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Help for a Newbie

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Help for a Newbie

Post  sara.colleen.3 on 10/19/2012, 9:27 am



left bed:
cucumber, green beans, green beans, green beans
empty row
summer squash, zucchini

right bed:
tomato, peas, peas, tomato
basil, pepper, pepper, parsley
green onions, carrot, carrot, carrot
lettuce, lettuce, lettuce, lettuce


This is a tentative plan for my first garden. Any suggestions? I tried to keep in mind companion planting and easier to grow plants. I would also like to fill in the gaps in the left bed. Thanks for looking Very Happy
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sara.colleen.3

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Re: Help for a Newbie

Post  quiltbea on 10/19/2012, 11:01 am

Welcome Sara.Colleen to the forum. Being in Fla you have an extended season with some cooler weather arriving. Looks like a good plan to me.

Can you grow heat-loving tomatoes outdoors in your area during the colder months? If that's iffy, you might want to get the cooler-loving varieties if it doesn't stay too warm.
I would put greens in those 2 presently empty rows. Leafy lettuces, radishes, spinach and other greens like Mizuna and Arugula. If it gets too hot, the larger plants can shade them.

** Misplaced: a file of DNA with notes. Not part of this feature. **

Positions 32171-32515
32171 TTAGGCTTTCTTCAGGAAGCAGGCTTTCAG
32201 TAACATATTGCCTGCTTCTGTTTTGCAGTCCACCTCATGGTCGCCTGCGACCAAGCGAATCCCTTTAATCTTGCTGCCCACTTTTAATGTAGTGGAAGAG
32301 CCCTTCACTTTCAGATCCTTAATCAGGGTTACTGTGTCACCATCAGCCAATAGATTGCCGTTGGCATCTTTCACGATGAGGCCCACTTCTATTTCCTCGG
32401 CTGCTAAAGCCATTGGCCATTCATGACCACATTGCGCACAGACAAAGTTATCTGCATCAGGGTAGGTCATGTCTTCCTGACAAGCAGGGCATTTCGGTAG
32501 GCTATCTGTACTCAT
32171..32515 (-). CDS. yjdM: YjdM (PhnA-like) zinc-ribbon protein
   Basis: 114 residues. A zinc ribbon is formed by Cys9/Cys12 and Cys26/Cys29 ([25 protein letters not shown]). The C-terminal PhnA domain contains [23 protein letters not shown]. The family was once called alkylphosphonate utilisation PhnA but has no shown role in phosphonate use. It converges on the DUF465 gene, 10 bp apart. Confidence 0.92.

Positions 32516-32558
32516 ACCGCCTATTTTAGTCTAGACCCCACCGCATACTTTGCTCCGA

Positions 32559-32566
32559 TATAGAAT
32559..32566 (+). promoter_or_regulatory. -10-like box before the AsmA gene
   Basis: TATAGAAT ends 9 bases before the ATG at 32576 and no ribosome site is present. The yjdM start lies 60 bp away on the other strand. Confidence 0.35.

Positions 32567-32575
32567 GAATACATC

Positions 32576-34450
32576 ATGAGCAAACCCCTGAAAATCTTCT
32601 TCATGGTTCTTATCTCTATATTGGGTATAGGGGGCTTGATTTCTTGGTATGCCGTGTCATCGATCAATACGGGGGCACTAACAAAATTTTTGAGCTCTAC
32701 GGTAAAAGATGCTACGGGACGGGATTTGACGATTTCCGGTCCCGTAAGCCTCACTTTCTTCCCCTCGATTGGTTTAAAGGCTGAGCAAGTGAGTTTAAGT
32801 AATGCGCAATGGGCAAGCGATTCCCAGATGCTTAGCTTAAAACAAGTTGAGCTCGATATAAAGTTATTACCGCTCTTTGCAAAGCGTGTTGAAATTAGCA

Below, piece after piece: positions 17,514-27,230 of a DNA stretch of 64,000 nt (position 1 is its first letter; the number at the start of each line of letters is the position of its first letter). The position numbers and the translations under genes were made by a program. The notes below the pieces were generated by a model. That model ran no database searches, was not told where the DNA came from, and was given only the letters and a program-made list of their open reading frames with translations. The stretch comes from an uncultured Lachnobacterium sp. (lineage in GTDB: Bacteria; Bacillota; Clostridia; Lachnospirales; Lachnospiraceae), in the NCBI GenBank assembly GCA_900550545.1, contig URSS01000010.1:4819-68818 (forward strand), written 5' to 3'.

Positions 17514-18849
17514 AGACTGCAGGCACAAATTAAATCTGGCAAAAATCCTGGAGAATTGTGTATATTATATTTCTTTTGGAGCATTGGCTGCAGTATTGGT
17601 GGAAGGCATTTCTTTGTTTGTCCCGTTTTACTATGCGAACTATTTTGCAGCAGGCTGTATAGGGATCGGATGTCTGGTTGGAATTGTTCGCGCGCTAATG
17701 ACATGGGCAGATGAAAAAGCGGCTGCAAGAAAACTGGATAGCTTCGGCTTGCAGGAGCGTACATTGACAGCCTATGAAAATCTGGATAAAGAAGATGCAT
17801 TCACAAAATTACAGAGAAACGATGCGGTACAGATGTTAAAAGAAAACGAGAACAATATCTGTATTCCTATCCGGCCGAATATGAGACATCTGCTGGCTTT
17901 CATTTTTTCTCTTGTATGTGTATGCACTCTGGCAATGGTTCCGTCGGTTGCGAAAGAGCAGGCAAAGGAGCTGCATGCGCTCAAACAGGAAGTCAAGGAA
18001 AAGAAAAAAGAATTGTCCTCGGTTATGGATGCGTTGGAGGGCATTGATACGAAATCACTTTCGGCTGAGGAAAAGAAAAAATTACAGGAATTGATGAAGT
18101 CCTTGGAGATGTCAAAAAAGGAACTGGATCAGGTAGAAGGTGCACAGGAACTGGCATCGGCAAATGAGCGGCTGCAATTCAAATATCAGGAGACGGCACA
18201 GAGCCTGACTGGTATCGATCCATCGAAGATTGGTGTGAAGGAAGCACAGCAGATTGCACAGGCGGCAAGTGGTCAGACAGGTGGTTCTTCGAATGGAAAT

I'd leave your lettuce squares for heading varieties like Butterhead and Romaines.

Is there a trellis for your toms and peas? If so, you can always tie your tomatoes to the trellis as they grow taller.

Another idea might be a few broccoli, cabbage or cauliflower plants for one of those empty rows. They are cool-loving plants.

The important thing is to choose crops you LOVE to eat.
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quiltbea

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Re: Help for a Newbie

Post  sara.colleen.3 on 10/19/2012, 10:14 pm

Quiltbea, Thanks for the advice. I did not realize there were cool weather varieties of tomatoes. I will check into that. Otherwise I was planning to wait until spring to plant them. I like the idea of planting spinach behind the squash. Thanks!
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Re: Help for a Newbie

Post  quiltbea on 10/19/2012, 11:14 pm

sara.... There are tomatoes that can take cooler weather, like Oregon Spring which can actually be planted outdoors a whole month before the last frost here in Maine, which is short of a miracle. I've grown it myself. It didn't have the best flavor I don't think but its better than store-bought. I know there was one with Glacier in its name. Go to google and look up a few that can take some cooler weather.
Good luck whatever you plan either this fall or not til spring.
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